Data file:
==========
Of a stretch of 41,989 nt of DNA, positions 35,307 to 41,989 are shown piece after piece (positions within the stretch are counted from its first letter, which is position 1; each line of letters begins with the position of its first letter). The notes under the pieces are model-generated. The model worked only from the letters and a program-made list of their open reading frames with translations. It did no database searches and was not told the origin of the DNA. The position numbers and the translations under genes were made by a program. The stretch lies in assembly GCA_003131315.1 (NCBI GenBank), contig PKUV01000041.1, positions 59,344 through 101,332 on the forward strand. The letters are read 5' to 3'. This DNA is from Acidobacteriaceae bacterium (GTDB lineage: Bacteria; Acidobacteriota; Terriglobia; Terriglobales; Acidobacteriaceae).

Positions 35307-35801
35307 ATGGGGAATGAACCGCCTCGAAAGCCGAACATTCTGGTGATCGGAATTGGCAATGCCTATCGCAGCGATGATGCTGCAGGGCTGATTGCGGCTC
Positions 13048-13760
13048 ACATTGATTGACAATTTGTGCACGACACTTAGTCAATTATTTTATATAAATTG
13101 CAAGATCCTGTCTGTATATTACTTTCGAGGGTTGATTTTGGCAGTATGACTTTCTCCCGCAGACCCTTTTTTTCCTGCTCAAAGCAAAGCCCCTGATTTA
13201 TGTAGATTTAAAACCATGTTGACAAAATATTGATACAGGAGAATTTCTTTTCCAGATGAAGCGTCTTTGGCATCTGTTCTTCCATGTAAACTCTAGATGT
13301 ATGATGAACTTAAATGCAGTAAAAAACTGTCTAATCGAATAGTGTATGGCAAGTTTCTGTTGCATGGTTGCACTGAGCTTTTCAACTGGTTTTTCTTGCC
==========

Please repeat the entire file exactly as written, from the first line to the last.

Of a stretch of 41,989 nt of DNA, positions 35,307 to 41,989 are shown piece after piece (positions within the stretch are counted from its first letter, which is position 1; each line of letters begins with the position of its first letter). The notes under the pieces are model-generated. The model worked only from the letters and a program-made list of their open reading frames with translations. It did no database searches and was not told the origin of the DNA. The position numbers and the translations under genes were made by a program. The stretch lies in assembly GCA_003131315.1 (NCBI GenBank), contig PKUV01000041.1, positions 59,344 through 101,332 on the forward strand. The letters are read 5' to 3'. This DNA is from Acidobacteriaceae bacterium (GTDB lineage: Bacteria; Acidobacteriota; Terriglobia; Terriglobales; Acidobacteriaceae).

Positions 35307-35801
35307 ATGGGGAATGAACCGCCTCGAAAGCCGAACATTCTGGTGATCGGAATTGGCAATGCCTATCGCAGCGATGATGCTGCAGGGCTGATTGCGGCTC
Positions 13048-13760
13048 ACATTGATTGACAATTTGTGCACGACACTTAGTCAATTATTTTATATAAATTG
13101 CAAGATCCTGTCTGTATATTACTTTCGAGGGTTGATTTTGGCAGTATGACTTTCTCCCGCAGACCCTTTTTTTCCTGCTCAAAGCAAAGCCCCTGATTTA
13201 TGTAGATTTAAAACCATGTTGACAAAATATTGATACAGGAGAATTTCTTTTCCAGATGAAGCGTCTTTGGCATCTGTTCTTCCATGTAAACTCTAGATGT
13301 ATGATGAACTTAAATGCAGTAAAAAACTGTCTAATCGAATAGTGTATGGCAAGTTTCTGTTGCATGGTTGCACTGAGCTTTTCAACTGGTTTTTCTTGCC